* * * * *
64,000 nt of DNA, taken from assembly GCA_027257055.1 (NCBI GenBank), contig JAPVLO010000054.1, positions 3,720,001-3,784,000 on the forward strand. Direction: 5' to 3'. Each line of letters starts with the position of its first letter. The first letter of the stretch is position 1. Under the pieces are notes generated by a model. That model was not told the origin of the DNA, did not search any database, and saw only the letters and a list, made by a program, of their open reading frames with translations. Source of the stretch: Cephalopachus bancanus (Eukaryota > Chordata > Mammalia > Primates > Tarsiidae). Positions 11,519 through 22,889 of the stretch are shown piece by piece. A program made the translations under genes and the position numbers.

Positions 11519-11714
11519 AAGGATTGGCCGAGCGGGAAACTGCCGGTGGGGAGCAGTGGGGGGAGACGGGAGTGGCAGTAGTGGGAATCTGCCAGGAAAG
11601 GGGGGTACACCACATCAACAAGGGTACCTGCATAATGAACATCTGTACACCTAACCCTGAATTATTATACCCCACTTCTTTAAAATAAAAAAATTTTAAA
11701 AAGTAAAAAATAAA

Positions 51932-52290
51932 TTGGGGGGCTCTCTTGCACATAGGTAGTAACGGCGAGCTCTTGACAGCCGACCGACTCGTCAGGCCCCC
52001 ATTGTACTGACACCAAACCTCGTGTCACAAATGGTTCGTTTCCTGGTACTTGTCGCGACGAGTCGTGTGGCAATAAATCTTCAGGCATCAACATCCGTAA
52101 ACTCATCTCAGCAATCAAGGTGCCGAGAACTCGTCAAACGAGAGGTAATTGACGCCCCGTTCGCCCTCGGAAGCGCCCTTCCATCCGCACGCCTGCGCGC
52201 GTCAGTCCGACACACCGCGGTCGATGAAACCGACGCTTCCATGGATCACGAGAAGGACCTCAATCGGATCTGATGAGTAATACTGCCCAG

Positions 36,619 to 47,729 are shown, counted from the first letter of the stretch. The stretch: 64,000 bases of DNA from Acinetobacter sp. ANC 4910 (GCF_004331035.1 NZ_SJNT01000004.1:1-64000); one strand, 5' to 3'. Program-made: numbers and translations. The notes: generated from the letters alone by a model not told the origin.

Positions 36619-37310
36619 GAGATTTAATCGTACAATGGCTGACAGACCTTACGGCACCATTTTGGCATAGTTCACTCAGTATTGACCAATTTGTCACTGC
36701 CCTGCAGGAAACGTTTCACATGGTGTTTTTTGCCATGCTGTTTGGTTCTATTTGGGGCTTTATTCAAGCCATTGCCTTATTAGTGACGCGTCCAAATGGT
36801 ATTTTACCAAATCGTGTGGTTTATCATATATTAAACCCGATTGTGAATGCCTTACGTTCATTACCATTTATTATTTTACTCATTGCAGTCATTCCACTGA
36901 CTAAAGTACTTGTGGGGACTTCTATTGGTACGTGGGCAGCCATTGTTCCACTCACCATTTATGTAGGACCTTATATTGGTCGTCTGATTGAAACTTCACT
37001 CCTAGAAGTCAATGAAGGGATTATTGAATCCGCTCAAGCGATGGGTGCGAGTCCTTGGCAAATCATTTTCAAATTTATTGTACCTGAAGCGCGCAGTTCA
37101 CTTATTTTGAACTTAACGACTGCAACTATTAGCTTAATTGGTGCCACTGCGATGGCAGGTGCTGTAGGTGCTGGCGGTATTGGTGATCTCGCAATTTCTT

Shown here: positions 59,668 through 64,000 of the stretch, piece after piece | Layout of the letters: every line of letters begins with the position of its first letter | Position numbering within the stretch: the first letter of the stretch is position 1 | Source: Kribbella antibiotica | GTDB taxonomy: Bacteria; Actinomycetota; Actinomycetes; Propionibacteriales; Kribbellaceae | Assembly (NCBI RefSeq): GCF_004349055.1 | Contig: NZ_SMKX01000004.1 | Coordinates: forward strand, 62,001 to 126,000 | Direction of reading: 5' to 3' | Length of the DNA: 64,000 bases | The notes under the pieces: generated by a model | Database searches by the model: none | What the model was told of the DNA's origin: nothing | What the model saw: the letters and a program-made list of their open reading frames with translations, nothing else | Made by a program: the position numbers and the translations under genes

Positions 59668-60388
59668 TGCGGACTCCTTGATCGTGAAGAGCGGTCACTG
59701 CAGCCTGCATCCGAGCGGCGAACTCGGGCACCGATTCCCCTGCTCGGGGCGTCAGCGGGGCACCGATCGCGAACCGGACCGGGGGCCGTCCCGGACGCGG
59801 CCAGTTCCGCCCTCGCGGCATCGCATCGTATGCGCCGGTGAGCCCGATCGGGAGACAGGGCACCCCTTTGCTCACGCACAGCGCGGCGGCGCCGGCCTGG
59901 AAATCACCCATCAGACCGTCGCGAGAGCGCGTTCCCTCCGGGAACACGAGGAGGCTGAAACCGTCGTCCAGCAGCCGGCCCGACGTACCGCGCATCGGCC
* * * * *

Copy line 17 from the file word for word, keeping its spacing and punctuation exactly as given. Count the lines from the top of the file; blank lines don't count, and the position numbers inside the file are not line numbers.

37001 CCTAGAAGTCAATGAAGGGATTATTGAATCCGCTCAAGCGATGGGTGCGAGTCCTTGGCAAATCATTTTCAAATTTATTGTACCTGAAGCGCGCAGTTCA